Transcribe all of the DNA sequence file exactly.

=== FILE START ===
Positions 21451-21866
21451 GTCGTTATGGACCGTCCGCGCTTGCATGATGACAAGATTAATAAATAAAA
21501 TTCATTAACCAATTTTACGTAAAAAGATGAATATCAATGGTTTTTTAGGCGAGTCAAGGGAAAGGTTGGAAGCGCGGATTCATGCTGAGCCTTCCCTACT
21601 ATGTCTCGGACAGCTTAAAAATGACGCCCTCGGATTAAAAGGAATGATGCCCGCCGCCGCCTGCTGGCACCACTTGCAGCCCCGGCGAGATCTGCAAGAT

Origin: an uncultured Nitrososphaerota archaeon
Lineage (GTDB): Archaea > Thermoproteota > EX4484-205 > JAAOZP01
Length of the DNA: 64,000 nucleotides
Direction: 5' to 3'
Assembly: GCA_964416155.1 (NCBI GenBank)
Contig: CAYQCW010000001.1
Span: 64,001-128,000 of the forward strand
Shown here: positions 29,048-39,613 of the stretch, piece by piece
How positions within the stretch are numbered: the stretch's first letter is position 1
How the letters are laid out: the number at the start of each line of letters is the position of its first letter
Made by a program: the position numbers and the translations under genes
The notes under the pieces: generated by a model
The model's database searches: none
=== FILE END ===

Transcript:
Positions 21451-21866
21451 GTCGTTATGGACCGTCCGCGCTTGCATGATGACAAGATTAATAAATAAAA
21501 TTCATTAACCAATTTTACGTAAAAAGATGAATATCAATGGTTTTTTAGGCGAGTCAAGGGAAAGGTTGGAAGCGCGGATTCATGCTGAGCCTTCCCTACT
21601 ATGTCTCGGACAGCTTAAAAATGACGCCCTCGGATTAAAAGGAATGATGCCCGCCGCCGCCTGCTGGCACCACTTGCAGCCCCGGCGAGATCTGCAAGAT

Origin: an uncultured Nitrososphaerota archaeon
Lineage (GTDB): Archaea > Thermoproteota > EX4484-205 > JAAOZP01
Length of the DNA: 64,000 nucleotides
Direction: 5' to 3'
Assembly: GCA_964416155.1 (NCBI GenBank)
Contig: CAYQCW010000001.1
Span: 64,001-128,000 of the forward strand
Shown here: positions 29,048-39,613 of the stretch, piece by piece
How positions within the stretch are numbered: the stretch's first letter is position 1
How the letters are laid out: the number at the start of each line of letters is the position of its first letter
Made by a program: the position numbers and the translations under genes
The notes under the pieces: generated by a model
The model's database searches: none